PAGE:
Bavarian Beer Purity Law
Marketers often mention the famous Bavarian Beer Purity Law, but I’m sure few people have read it even in translation. We will not be unsubstantiated and provide you with its translation.
The text (translated) of the 1516 Bavarian law is as follows:
We hereby proclaim and decree, by Authority of our Province, that henceforth in the Duchy of Bavaria, in the country as well as in the cities and marketplaces, the following rules apply to the sale of beer:
From Georgi to Michaelmas, the Mass shall not be sold for more than two Pfennig of the same value, the Kopf not more than three Heller [Heller usually equals one-half Pfennig].
If this not be adhered to, the punishment stated below shall be administered.
Should any person brew, or otherwise have, other beer than March beer, it is not to be sold any higher than one Pfennig per Mass.
Furthermore, we wish to emphasize that in future in all cities, market-towns and in the country, the only ingredients used for the brewing of beer must be Barley, Hops and Water. Whosoever knowingly disregards or transgresses upon this ordinance, shall be punished by the Court authorities’ confiscating such barrels of beer, without fail.
Should, however, an innkeeper in the country, city or market-towns buy two or three pails of beer (containing 60 Mass) and sell it again to the common peasantry, he alone shall be permitted to charge one Heller more for the Mass or the Kopf, than mentioned above. Furthermore, should there arise a scarcity and subsequent price increase of the barley (also considering that the times of harvest differ, due to location), WE, the Bavarian Duchy, shall have the right to order curtailments for the good of all concerned.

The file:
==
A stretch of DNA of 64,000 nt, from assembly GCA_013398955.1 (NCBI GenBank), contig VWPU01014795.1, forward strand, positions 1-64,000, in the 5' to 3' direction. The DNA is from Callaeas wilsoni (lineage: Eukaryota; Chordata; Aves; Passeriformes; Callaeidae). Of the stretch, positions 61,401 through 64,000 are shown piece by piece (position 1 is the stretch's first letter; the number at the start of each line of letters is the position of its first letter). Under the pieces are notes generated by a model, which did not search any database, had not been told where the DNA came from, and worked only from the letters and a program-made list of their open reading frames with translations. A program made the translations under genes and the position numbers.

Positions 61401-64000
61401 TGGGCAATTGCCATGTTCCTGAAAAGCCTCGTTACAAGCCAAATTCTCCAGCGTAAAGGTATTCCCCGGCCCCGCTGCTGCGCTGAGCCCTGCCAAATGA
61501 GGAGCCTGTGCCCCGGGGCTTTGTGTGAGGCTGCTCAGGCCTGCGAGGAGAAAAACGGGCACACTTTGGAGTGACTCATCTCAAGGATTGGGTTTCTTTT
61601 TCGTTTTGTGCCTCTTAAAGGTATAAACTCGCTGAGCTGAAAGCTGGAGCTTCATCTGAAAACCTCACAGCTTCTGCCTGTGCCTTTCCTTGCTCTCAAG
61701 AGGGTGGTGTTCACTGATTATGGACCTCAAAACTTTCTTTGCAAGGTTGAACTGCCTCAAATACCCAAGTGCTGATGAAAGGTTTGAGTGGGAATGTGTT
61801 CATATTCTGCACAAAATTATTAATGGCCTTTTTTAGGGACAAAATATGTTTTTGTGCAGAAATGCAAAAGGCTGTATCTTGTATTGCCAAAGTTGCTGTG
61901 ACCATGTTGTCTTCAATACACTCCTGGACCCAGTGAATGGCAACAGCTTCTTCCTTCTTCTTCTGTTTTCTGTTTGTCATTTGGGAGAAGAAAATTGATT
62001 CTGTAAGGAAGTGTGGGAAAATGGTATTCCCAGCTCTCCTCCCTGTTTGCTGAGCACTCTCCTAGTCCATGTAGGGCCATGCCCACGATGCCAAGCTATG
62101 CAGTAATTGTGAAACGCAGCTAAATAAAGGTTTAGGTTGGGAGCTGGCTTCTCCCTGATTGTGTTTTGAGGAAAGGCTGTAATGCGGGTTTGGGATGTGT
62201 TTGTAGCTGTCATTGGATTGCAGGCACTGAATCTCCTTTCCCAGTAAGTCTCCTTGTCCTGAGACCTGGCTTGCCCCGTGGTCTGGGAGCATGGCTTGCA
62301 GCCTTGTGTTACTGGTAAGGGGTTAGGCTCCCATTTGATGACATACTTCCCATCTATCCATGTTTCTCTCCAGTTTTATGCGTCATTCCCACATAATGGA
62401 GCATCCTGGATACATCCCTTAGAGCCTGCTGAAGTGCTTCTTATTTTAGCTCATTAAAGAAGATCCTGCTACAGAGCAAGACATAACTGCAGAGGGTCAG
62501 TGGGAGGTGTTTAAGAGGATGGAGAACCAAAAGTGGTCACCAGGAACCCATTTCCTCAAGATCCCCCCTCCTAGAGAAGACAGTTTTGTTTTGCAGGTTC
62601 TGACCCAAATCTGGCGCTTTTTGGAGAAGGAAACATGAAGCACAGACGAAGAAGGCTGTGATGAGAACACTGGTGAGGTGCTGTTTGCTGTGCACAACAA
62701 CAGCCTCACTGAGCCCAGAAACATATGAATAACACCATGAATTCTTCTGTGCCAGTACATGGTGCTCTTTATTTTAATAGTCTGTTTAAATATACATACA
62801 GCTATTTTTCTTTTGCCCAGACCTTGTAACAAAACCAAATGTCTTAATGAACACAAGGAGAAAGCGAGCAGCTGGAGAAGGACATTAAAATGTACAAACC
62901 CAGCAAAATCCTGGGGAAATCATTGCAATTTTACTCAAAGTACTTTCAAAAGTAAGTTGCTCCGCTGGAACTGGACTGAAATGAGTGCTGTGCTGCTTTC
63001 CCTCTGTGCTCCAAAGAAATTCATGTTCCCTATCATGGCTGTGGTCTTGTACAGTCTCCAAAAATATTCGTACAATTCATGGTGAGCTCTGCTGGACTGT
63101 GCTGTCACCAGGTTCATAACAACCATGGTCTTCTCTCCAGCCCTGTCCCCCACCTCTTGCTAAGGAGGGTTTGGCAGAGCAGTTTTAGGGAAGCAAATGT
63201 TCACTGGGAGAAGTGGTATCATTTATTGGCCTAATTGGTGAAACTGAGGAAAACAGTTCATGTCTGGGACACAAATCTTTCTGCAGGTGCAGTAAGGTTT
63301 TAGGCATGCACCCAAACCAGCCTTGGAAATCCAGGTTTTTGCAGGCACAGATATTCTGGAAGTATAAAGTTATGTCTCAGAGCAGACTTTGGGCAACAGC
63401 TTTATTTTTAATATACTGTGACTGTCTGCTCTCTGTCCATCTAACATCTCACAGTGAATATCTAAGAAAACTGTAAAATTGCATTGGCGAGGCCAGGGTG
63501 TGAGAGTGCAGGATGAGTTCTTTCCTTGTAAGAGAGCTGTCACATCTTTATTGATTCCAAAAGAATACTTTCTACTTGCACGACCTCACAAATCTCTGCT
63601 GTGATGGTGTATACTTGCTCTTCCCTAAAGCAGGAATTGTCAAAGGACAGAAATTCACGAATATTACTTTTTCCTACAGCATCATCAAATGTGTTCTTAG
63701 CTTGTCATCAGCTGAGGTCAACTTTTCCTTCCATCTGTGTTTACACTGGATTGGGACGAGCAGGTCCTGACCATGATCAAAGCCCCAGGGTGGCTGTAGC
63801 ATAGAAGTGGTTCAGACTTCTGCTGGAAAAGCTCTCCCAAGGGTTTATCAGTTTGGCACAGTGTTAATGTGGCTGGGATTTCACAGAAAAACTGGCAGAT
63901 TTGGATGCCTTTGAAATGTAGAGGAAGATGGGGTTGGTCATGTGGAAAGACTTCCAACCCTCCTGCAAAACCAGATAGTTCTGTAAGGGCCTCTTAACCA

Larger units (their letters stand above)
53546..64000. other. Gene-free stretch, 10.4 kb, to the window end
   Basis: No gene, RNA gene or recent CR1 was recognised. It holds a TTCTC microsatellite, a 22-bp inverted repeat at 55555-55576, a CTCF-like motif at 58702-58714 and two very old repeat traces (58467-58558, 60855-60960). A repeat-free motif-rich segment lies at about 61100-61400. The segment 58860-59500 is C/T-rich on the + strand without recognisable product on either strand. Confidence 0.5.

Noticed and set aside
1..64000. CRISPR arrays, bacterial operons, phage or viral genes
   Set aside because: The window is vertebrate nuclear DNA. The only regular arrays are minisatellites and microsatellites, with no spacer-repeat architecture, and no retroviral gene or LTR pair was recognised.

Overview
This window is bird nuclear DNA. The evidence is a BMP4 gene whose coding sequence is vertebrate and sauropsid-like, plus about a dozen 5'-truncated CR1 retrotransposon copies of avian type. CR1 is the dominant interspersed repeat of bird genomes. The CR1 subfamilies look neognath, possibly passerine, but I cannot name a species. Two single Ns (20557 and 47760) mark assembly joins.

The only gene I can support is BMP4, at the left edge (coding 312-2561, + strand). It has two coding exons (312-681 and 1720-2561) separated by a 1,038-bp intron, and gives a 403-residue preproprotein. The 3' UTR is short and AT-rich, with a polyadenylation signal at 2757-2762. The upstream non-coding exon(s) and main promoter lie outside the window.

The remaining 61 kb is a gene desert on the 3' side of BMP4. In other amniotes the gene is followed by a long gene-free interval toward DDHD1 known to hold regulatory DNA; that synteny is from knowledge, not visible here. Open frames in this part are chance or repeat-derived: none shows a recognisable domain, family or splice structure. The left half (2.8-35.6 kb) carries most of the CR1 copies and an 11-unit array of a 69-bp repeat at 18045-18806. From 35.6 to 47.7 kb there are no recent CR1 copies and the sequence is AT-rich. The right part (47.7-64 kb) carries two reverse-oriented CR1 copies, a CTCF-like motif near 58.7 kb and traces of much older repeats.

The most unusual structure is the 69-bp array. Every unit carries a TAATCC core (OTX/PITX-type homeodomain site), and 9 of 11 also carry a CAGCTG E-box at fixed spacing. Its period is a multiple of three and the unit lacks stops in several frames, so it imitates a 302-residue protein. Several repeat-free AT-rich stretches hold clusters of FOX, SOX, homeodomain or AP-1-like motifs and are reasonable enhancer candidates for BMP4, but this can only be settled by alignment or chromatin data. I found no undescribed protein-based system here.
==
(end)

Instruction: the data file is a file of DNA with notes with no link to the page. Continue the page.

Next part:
As can be seen from the text, the law primarily regulates beer pricing. And there is no doubt that no one complies with it in this part. (Where in Germany can you buy a liter of beer for a pfennig (half a eurocent at the exchange rate)? And the pfennigs themselves disappeared with the arrival of the euro… As for the “purity” of the beer composition – the law obliges to use barley – the whole point of this decree was just to prohibit the conversion of wheat, so valuable in those hungry times, to beer. However, it does not prevent to write on all German wheat beer that it supposedly corresponds to Reinheitsgebot (it is funny that the Soviet and later Russian GOST, in this matter, is in solidarity with the law – beer according to it is brewed exclusively from barley malt, although the same GOST does not forbid to use any grains, but in the form of sodded materials). And no beer is brewed without the fourth necessary component – yeast. Of course, in the past it was not without yeast, but they were not added on purpose (because they did not know about their existence), and fermentation started spontaneously, by “wild” yeast.
Also, beer has changed a lot over the centuries and many points in this law (not just those indicating prices) have simply been repealed by various rulings.
So, the proud inscription – “brewed in accordance with the Bavarian beer purity law” – is mostly a complete profanation.
Of course, it is worth noting that the reduction of Reinheitsgebot to the formula “malt, hops, water” has brought German beer to the forefront in terms of quality and flavor. However, let’s not forget that Belgian beer, which, in contrast to this law, is widely experimenting with the inclusion of quite exotic additives in its composition, has won itself no less fame and love of real beer connoisseurs.